Log-in to Apply for BJs Membership
Login now to access the application to join BJs Club!
Current offer ends December 15, 2014!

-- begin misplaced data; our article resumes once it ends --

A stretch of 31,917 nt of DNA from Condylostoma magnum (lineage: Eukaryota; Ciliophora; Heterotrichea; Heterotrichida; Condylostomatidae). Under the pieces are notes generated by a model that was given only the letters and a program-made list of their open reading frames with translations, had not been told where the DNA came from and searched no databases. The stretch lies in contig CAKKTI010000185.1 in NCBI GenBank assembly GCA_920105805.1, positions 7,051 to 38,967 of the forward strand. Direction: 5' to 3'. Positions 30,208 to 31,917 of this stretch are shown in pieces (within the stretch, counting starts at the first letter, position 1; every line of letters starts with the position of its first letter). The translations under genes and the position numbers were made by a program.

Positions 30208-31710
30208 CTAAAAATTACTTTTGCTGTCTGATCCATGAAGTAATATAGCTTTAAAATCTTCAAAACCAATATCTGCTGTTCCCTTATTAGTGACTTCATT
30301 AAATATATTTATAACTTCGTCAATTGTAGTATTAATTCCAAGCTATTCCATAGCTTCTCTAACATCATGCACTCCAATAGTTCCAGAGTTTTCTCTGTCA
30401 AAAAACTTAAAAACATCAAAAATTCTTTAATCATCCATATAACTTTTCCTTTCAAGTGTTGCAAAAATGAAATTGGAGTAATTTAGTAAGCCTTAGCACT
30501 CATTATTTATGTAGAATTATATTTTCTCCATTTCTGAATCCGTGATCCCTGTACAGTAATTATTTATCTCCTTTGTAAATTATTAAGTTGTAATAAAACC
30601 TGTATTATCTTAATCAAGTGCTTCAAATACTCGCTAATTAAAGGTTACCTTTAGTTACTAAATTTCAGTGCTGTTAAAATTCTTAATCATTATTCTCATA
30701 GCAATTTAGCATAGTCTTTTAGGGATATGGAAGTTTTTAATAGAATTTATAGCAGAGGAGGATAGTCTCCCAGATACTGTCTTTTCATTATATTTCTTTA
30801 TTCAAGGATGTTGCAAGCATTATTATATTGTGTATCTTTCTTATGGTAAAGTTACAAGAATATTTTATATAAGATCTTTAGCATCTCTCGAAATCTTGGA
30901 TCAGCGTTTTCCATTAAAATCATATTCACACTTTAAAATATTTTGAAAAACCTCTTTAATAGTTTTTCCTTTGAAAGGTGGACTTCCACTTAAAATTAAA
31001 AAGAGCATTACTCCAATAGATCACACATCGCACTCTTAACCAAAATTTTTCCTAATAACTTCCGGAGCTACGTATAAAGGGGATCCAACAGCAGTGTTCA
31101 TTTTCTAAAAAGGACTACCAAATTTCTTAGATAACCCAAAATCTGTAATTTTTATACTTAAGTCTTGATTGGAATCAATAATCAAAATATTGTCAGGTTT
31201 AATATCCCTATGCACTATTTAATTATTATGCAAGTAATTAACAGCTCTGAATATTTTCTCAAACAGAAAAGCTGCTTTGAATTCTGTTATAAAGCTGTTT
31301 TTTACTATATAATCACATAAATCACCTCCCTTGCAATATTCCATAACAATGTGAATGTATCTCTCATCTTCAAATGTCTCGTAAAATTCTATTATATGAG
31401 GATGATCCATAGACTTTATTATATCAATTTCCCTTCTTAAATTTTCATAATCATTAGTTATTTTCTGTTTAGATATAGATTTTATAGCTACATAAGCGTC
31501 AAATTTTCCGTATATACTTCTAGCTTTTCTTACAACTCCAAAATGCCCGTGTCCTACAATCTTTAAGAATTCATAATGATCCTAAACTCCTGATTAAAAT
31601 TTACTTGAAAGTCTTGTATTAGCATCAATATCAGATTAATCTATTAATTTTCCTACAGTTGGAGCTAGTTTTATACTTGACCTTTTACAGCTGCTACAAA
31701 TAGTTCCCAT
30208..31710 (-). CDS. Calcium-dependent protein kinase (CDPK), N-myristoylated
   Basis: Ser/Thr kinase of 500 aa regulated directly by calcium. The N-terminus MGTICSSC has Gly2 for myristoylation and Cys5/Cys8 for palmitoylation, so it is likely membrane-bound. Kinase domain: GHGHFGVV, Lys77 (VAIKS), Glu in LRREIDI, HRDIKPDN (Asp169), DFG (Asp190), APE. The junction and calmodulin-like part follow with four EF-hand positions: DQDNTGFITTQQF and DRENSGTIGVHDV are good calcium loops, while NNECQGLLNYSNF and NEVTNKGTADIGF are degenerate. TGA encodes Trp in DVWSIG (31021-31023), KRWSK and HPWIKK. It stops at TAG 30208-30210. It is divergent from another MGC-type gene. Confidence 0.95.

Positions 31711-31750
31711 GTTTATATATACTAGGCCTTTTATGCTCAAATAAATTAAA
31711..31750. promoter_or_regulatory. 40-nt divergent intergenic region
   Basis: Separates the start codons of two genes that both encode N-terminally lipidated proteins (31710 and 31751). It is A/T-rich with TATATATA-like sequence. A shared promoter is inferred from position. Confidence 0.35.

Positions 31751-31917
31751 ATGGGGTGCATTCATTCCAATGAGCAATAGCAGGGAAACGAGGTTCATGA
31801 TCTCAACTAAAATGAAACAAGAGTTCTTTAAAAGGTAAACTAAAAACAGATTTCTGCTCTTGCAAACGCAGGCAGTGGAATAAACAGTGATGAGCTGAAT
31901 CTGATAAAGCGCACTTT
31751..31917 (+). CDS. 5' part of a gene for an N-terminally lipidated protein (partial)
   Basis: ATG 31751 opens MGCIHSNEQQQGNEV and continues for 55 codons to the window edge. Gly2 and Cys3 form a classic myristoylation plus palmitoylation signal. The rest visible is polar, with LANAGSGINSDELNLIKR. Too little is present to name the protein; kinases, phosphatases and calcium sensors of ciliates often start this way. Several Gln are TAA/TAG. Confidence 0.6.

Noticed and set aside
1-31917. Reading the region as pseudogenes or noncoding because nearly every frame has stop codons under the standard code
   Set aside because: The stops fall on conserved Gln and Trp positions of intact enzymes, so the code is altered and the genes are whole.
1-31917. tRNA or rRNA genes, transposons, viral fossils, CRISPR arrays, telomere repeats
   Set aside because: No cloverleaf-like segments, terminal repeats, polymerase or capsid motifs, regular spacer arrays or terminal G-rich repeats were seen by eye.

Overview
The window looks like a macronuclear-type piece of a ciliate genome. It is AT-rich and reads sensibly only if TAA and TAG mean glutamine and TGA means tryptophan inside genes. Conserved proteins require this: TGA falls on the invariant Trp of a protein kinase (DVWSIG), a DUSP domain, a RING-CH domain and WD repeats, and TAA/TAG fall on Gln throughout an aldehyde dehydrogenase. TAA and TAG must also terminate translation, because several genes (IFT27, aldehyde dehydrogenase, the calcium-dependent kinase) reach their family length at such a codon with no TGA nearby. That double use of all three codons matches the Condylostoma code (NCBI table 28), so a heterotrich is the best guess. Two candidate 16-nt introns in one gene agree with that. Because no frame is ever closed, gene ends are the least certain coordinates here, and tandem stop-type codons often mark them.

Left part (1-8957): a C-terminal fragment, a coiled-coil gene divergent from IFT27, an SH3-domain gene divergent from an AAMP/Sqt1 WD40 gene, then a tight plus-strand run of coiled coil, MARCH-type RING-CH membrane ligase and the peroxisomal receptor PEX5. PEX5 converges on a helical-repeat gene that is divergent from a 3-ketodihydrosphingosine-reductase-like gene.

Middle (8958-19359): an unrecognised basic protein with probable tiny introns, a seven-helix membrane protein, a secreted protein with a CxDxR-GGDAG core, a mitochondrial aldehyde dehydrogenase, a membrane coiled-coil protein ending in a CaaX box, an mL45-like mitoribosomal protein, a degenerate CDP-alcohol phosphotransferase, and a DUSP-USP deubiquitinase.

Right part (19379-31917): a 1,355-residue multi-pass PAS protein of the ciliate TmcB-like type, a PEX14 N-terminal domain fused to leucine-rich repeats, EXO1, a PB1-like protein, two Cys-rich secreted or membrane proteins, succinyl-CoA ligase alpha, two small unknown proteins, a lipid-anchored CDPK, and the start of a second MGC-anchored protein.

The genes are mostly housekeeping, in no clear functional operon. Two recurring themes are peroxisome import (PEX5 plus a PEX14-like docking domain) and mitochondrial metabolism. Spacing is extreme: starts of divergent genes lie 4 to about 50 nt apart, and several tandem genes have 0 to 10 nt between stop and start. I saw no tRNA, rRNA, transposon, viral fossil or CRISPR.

With the exception of a few showers in parts of the region -- some of which added up to an inch of rain -- the harvest weather window in the central third of the U.S. remains open, keeping corn and soybean harvest progress running along well, while the end of winter wheat planting edges closer in the Plains.Rain has fallen in the first half of the week, with most of it isolated to the southeastern portion of the Corn Belt, namely southern Indiana where up to 1 inch of rain fell Tuesday, according to Freese-Notis Weather, Inc., meteorologist Wayne Ellis. However, a combination of warm temperatures in that same region and an outlook favoring drier conditions will likely keep any weather delays minimal. Beyond the weekend, most of the Midwest will see average or below-average rain -- or snowfall -- totals."Some rain totals were in the .50- to 1.00-inch range and anywhere from a few hundredths of an inch to .5 inch elsewhere in the rain band," Ellis says. "A few light showers will fall on Thursday, mostly north and east with a light mix of rain and snow on Friday in the Southern Great Lakes and far eastern areas. The weekend looks dry across the region. The six- to 10-day outlook features above-normal temperatures for the west and near-normal east. Rainfall will be above-normal for roughly the southwest quarter of the region, below normal far northwest, and near normal rain elsewhere."The Plains, where farmers are inching closer to the end of wheat planting, will see some showers by midweek next week, but a window of mostly dry weather should get wheat farmers at or near the end of planting."The drier pattern in central and western areas will allow fieldwork there to progress well. The drier pattern across the Plains through the weekend will allow winter wheat planting to finish up," says MDA Weather Services senior ag meteorologist Don Keeney. "However, dryness is building again in western and southern areas, which is stressing wheat growth. A notable upturn in showers is expected in the central and southern Plains next week, though, which would improve moisture and wheat conditions. Continued mild temperatures across the Plains will favor wheat establishment."Looking beyond the normal fall harvest window for the Corn Belt, there's been a noticeable shift in predictions, especially for temperature. A weak El Niño system continues to dominate the southern oscillation index, giving little or no guidance to temperature projections heading into winter. And now, an outlook that a couple of weeks ago featured warmer-than-normal temperatures has that outlook trending the other direction."The latest 31- to 60-day temperature outlook has trended cooler across the Midwest, central and northern Plains, and Delta," Keeney says. "The cooler conditions across the Plains would slow wheat growth and begin to push the crop into dormancy in northern areas."See more of the latest weather data